June 24, 2010
Mating Game More Complicated Than X And Y
A woman's body could be instinctively selective about sperm, allowing some sperm to make it to the egg while killing off the chances of less suitable contenders, an Australian researcher said Wednesday.
Professor Sarah Robertson, of the University of Adelaide, suggested that sperm contains "signaling molecules" that activate immunity changes in a woman's body so the sperm is accepted.
"The male provides information that increases the chances of conception and progression to pregnancy, but the female body has a quality control system which needs convincing that his sperm is compatible," Robertson said.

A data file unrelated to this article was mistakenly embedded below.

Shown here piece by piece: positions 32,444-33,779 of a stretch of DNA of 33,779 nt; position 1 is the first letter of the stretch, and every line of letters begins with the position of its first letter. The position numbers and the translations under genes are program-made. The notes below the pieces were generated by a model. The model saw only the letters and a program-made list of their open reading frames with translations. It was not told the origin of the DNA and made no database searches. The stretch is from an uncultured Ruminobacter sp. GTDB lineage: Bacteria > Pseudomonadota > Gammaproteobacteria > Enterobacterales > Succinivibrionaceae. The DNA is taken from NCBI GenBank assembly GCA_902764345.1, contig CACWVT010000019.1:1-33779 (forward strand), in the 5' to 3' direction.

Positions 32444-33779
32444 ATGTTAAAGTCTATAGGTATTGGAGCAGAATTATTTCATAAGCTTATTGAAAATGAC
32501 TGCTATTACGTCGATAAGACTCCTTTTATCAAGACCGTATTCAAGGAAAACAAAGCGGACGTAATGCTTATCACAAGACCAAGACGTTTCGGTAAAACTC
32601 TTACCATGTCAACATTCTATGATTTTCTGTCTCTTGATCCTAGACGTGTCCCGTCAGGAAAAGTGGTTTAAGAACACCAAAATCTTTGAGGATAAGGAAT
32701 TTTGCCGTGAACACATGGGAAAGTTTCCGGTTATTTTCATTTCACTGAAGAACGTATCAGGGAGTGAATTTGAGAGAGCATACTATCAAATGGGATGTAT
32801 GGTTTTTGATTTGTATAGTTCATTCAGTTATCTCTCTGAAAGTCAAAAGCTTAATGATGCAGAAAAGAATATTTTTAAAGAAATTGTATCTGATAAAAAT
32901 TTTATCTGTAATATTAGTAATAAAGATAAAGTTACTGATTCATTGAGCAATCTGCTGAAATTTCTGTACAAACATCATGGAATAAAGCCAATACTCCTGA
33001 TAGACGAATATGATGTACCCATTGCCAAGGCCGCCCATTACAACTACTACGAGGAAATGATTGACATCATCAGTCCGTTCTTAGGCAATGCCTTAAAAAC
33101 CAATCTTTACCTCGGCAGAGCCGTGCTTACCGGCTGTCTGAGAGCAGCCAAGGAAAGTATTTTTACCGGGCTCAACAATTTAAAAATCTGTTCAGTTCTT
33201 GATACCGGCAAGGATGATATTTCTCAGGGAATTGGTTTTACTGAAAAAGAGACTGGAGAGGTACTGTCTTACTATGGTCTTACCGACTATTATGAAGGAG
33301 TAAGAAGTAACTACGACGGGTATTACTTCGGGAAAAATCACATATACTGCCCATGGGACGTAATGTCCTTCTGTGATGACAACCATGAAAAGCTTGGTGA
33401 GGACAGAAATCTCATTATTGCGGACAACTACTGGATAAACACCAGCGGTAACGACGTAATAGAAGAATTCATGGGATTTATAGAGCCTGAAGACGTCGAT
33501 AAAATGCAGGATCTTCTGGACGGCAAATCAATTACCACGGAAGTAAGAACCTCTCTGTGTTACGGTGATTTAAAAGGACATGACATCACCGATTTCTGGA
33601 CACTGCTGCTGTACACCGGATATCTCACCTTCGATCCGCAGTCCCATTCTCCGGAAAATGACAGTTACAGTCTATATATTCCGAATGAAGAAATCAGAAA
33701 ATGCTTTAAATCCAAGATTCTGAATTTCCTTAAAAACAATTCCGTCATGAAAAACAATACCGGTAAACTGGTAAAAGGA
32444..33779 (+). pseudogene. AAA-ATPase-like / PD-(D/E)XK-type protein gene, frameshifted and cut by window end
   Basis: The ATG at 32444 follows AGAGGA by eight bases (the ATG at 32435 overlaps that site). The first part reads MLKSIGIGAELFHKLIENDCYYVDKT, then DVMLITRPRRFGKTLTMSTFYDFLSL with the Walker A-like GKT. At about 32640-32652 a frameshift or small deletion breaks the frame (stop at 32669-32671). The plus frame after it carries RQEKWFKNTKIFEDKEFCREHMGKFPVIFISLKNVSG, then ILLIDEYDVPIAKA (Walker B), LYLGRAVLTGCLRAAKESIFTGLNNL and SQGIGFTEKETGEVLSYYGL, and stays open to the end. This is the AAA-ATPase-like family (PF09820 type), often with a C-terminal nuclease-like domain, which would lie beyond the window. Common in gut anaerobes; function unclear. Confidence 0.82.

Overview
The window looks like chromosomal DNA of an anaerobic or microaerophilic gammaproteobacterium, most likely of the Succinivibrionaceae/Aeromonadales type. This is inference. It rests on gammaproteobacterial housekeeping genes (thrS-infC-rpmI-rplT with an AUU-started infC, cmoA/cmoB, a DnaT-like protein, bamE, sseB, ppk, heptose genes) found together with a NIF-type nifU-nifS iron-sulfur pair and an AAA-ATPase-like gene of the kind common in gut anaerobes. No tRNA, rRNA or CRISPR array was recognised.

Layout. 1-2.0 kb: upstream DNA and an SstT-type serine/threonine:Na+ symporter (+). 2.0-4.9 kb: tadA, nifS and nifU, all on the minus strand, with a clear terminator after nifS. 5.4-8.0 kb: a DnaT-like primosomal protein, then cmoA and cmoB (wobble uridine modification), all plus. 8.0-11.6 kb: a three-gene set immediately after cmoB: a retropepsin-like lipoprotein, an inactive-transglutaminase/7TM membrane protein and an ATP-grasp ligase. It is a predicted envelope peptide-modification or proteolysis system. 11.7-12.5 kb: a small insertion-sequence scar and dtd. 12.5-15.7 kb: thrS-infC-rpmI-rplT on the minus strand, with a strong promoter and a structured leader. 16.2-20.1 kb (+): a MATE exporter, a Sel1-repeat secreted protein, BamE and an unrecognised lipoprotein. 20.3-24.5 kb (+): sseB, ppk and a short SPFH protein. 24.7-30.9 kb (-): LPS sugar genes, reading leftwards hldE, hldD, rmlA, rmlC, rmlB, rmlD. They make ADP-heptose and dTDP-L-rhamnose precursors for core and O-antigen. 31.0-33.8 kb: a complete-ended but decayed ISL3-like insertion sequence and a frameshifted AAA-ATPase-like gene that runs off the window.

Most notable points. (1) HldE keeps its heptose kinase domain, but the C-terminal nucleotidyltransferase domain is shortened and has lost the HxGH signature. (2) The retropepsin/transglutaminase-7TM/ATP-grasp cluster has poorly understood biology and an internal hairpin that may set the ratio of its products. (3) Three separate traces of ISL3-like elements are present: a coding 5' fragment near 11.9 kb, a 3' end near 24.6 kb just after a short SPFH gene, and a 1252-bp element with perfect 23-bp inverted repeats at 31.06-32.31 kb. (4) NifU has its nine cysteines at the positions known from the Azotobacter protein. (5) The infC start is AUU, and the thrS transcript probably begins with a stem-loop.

"That's where the dance can go wrong with some couples -- if the male signals are not strong enough, or if the female system is too "Ëchoosy'," she explained.
Robertson suggested that sperm was more likely to fail if the woman had not been exposed to that man's semen for at least three months.
"We used to think that if a couple couldn't get pregnant, and the man's semen test was normal, the problem lay with the woman. But it appears this is not always the case," Robertson noted.
Further work and research is needed to potentially help improve treatments for infertility and miscarriages, according to researchers.
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